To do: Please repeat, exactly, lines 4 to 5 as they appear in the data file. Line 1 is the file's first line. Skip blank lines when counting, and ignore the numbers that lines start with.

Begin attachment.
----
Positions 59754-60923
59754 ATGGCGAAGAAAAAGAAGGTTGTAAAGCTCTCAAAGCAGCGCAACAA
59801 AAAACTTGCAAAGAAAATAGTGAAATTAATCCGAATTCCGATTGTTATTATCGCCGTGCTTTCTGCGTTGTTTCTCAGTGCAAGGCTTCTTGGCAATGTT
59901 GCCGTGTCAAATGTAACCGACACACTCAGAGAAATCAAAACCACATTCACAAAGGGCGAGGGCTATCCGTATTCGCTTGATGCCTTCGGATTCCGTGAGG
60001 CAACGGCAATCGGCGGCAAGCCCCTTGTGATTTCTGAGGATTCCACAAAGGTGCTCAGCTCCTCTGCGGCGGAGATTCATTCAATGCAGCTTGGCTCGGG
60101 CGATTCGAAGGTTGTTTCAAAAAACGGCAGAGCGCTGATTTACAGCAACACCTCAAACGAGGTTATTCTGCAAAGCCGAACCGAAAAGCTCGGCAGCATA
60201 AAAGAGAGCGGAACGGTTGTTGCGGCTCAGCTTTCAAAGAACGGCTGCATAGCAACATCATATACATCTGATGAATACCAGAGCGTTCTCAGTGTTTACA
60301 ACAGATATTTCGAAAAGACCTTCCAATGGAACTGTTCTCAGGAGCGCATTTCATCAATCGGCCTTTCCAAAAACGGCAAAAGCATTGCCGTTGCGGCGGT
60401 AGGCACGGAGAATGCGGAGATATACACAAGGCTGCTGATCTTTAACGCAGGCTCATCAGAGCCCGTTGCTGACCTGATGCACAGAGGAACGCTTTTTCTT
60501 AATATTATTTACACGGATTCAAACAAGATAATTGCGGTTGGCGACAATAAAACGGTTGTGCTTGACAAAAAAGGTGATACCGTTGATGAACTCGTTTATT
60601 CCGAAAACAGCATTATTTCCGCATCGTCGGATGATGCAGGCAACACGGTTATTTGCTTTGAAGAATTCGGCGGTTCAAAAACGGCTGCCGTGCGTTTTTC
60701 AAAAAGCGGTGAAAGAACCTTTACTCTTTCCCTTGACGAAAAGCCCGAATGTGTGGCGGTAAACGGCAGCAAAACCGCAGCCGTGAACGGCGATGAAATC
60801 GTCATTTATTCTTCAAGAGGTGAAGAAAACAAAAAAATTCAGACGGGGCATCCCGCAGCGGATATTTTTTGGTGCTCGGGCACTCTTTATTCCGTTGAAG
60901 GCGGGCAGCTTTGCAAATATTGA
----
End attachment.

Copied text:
59901 GCCGTGTCAAATGTAACCGACACACTCAGAGAAATCAAAACCACATTCACAAAGGGCGAGGGCTATCCGTATTCGCTTGATGCCTTCGGATTCCGTGAGG
60001 CAACGGCAATCGGCGGCAAGCCCCTTGTGATTTCTGAGGATTCCACAAAGGTGCTCAGCTCCTCTGCGGCGGAGATTCATTCAATGCAGCTTGGCTCGGG